'South Park' creators mock Trump's refusal to concede 2020 election to Biden in deepfake video
Trump, in the clip, appears sad as he reads a reindeer story with political undertones reflecting his 2020 presidential election loss.
Creators of South Park, Trey Parker ad Matt Stones, took a swipe at President Donald Trump through a "deepfake" video of him reading out a Christmas story of children. Trump, in the clip, appears sad as he reads a reindeer story with political undertones reflecting his 2020 presidential election loss.
The Trump character, in the video, wearing a colorful Christmas jumper and a festive hat, reads a story to the children. However, as the story continues, the Republican leader becomes increasingly irate as he narrates the animal's plight, finding similarities between himself and the "cool, awesome reindeer" with straw-colored hair in the tale. Trump reads: "Once upon a time there was a little reindeer, all the reindeer agreed he was the best reindeer out of all the reindeer. The next day a grumpy, old, sleepy-eyed reindeer came into town and started saying: 'You know the reindeer? He’s not awesome.’ 'But he is awesome,’ all the reindeers said. People started cheating, the numbers changed," he continued. "And they say, 'He's won, he won the election!"
Trump, on the verge of tears, continues reading the story and explains how the little reindeer lost the election because it was "rigged" before he died and everyone cheered and there was "no Christmas ever again."
The sitcom creators used the deepfake technology to create the video, which replaces someone with another person's likeness. The original character in the video was played by Peter Serafinowicz. The video is the latest episode of the creators' web series called 'Sassy Justice'. The series centers around a character called Fred Sassy, who is an American Consumer Advocate and reporter for a local TV station in Cheyanne, Wyoming.
The video comes nearly a month after Trump has refused to accept defeat in the presidential elections against President-elect Joe Biden. Just days after Election Day, November 3, most news outlets called the election in Biden's favor with the Democrat leader having a significant Electoral vote lead over Trump. The president, however, has still refused to concede and has claimed that there was widespread "voter fraud" in the 2020 elections. However, Trump and his campaign have not provided any evidence to support their claims. Trump's legal team, which has filed multiple lawsuits in swing states over alleged election fraud, has been facing consistent defeat in courts.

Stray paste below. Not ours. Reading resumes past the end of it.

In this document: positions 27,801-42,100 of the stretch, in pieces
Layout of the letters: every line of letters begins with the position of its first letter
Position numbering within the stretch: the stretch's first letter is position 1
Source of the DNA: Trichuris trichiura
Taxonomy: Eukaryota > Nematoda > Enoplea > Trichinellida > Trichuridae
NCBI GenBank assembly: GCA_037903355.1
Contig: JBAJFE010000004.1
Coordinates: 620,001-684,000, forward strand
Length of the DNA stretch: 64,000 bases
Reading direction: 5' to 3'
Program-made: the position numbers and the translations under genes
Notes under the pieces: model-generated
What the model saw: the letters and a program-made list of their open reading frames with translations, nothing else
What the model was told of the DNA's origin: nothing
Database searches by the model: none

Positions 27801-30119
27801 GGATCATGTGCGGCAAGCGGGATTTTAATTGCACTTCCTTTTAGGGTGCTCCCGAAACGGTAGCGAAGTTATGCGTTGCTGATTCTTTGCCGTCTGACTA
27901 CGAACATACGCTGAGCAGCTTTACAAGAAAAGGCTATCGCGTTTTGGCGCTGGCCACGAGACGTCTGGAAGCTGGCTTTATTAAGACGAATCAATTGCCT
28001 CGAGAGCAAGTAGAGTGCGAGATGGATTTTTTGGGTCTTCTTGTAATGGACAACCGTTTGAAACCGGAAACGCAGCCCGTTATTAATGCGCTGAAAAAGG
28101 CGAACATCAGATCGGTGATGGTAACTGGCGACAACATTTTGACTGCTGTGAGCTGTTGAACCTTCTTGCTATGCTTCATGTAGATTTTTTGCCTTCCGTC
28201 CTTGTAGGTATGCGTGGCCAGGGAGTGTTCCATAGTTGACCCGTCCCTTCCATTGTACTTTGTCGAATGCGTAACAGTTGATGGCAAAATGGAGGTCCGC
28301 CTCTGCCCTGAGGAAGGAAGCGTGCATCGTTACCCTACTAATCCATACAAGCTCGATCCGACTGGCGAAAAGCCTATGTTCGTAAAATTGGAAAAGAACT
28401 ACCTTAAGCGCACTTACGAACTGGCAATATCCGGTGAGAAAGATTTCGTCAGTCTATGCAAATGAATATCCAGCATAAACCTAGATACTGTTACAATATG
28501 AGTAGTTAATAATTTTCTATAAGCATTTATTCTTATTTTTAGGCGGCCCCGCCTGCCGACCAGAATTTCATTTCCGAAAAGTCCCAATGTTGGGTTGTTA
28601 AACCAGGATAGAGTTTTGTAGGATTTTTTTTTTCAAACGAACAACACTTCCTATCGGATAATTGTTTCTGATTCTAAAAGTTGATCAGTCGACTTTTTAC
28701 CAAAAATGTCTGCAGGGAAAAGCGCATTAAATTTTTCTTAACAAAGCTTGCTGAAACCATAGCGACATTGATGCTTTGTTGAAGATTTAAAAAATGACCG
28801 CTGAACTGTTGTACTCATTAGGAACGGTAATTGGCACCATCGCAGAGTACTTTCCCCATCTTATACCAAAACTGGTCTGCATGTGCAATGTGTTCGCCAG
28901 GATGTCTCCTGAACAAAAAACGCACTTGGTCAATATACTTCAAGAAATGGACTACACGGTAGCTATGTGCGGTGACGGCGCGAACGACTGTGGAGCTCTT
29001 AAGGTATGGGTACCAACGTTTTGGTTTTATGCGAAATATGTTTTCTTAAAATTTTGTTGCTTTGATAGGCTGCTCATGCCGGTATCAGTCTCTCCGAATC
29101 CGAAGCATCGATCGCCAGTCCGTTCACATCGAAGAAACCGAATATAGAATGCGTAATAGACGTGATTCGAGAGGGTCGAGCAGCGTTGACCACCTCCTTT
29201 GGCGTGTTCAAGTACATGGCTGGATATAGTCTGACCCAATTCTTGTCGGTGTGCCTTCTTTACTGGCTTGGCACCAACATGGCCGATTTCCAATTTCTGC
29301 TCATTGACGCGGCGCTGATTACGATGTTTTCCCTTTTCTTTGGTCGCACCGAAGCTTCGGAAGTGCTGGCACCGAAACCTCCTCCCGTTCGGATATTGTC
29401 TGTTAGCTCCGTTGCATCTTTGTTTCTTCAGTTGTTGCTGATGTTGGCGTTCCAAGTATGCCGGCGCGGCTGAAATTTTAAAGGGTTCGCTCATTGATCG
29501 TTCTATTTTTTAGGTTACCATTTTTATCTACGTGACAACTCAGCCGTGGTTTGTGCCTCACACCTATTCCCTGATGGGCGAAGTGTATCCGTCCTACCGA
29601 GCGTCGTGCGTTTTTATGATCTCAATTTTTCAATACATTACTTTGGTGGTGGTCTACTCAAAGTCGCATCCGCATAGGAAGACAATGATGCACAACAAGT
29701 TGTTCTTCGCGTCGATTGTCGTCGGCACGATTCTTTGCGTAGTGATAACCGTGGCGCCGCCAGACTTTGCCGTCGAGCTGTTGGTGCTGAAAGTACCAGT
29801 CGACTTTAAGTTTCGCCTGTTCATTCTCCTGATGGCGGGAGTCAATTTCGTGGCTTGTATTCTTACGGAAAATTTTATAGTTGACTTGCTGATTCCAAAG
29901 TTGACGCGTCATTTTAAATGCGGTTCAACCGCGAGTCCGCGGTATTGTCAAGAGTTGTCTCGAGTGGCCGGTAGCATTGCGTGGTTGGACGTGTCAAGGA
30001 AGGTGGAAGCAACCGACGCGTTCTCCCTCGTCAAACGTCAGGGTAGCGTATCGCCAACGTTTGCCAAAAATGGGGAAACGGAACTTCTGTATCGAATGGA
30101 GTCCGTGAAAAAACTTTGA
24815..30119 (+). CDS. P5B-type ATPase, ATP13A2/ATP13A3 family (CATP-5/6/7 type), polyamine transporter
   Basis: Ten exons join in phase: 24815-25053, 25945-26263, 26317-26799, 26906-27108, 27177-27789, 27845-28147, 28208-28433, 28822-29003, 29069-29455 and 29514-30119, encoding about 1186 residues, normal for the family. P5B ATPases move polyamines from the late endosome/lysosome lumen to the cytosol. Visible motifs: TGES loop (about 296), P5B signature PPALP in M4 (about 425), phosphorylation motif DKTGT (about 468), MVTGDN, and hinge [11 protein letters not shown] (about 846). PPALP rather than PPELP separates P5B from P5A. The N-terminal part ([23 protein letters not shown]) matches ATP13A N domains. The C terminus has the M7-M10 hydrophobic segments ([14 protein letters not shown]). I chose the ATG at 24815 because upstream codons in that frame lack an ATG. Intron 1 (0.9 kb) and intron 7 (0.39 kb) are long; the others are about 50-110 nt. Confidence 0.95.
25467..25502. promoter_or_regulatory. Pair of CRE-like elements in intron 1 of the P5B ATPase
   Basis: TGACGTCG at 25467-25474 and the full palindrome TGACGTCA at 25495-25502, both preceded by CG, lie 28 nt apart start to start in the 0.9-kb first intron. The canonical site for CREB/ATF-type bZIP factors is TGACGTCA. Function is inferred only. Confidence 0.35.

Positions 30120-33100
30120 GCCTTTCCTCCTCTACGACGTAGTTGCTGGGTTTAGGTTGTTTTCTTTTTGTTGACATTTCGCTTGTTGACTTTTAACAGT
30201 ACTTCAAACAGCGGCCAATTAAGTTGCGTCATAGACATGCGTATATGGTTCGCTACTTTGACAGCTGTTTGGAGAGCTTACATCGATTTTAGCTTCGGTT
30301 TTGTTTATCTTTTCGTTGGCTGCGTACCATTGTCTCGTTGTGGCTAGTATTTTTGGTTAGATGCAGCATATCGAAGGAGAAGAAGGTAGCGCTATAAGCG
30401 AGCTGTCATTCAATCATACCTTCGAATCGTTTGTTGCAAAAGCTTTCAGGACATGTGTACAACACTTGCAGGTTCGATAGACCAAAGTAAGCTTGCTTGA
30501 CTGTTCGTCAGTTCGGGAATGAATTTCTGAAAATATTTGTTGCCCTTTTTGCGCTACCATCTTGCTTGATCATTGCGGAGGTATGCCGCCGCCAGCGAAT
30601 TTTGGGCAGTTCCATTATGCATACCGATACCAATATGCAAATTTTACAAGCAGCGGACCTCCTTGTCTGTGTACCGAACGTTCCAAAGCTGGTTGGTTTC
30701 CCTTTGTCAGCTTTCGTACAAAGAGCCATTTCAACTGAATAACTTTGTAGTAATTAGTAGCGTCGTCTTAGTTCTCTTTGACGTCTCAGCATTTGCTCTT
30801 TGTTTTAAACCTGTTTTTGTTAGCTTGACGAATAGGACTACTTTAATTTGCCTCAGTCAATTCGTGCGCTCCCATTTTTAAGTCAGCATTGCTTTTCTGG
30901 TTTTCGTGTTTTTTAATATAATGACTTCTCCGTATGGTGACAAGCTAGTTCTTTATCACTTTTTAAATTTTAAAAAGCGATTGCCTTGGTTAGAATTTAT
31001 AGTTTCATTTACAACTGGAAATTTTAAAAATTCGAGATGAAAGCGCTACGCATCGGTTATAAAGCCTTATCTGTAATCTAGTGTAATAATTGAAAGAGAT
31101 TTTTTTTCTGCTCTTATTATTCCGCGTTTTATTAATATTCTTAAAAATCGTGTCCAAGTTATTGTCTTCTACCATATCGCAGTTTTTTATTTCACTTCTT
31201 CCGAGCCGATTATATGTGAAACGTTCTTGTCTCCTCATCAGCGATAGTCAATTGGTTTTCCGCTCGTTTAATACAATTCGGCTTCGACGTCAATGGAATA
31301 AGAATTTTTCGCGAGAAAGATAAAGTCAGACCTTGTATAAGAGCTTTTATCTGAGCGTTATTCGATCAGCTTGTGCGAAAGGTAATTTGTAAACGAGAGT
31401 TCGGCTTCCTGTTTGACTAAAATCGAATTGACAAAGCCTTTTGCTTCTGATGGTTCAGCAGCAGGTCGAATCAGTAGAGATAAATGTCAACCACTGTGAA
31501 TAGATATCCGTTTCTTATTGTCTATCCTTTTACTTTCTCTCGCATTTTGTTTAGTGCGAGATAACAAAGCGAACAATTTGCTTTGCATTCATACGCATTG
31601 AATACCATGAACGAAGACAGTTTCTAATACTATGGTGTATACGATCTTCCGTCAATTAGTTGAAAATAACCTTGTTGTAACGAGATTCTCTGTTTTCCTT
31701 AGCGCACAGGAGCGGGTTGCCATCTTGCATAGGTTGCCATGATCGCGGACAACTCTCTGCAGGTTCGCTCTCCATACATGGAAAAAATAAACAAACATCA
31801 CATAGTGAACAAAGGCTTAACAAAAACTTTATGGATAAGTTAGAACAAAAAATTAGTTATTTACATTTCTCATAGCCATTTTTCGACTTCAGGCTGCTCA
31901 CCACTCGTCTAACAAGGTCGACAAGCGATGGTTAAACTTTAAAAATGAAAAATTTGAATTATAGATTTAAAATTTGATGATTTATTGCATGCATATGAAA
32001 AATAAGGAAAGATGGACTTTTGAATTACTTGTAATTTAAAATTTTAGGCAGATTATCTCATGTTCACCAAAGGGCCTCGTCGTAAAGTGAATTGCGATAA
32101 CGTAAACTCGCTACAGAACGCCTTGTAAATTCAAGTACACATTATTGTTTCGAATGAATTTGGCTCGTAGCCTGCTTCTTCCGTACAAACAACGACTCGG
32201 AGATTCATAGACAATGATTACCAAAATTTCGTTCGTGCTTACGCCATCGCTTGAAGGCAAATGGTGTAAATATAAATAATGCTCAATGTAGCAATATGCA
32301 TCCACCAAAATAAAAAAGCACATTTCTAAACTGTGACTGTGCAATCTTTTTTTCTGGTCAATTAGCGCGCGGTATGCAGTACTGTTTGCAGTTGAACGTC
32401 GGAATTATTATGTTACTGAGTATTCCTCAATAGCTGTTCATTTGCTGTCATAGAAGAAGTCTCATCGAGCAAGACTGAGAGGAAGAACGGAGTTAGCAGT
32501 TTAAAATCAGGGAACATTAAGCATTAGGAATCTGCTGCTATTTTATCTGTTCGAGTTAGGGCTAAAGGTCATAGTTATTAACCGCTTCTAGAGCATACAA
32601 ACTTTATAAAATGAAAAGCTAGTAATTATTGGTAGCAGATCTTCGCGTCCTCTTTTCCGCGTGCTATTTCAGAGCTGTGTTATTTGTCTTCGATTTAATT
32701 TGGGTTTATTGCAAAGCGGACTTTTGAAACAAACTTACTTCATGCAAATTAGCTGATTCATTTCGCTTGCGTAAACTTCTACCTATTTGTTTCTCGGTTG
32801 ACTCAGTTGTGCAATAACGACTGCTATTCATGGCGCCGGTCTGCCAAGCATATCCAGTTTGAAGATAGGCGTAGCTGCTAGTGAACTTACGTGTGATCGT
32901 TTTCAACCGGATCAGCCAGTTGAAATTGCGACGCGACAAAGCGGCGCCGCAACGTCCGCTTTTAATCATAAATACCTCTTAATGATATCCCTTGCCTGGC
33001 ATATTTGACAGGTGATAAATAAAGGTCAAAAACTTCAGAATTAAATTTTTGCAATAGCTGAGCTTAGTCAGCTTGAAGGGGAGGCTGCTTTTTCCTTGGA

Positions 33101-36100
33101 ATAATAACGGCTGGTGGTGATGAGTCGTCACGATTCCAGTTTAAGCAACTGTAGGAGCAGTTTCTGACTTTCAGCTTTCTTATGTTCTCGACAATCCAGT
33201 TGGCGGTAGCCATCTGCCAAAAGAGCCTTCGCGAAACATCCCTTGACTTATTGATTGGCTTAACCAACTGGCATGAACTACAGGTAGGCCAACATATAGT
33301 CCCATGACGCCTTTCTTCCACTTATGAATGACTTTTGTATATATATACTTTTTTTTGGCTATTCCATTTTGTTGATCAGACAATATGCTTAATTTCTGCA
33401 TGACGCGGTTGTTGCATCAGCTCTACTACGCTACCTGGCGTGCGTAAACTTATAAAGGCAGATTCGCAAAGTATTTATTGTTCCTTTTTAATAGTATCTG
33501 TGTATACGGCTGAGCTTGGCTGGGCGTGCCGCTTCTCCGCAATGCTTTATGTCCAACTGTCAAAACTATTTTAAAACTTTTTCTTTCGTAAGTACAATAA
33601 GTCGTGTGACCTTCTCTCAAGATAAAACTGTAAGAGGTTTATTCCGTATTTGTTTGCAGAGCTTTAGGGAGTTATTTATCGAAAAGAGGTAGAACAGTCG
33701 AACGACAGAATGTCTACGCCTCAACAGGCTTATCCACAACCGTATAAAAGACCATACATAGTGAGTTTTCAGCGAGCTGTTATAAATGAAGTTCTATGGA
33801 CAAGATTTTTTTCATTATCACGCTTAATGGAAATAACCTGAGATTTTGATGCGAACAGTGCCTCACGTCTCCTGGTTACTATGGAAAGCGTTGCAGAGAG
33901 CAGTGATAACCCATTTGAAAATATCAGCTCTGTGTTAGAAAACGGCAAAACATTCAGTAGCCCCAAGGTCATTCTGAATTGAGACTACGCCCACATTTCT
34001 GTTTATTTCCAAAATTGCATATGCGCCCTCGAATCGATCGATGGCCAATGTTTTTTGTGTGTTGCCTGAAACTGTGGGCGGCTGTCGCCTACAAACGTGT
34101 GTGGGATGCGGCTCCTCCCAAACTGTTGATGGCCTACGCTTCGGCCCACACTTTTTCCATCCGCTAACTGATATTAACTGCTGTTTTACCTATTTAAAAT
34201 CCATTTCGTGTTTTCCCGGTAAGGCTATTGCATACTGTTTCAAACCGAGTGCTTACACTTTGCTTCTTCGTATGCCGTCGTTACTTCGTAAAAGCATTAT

Trump, on Sunday, December 13, also refused to discuss whether he would attend Biden's inauguration in January and instead continued to insist that the Democrats "lost badly" in the elections. Trump, in an interview with Fox News host Brian Kilmeade, was asked whether he would "show up at the inauguration," to which the president replied saying: "I don't want to talk about that." The Republican leader then claimed that he did not lose the election to Biden. "I want to talk about this: we've done a great job," he said. "I got more votes than any president in the history of our country. In the history of our country, right? Not even close—75 million far more than Obama, far more than anybody. And they say we lost an election. We didn't lose. If I got 10 million fewer votes, they say I couldn't have lost."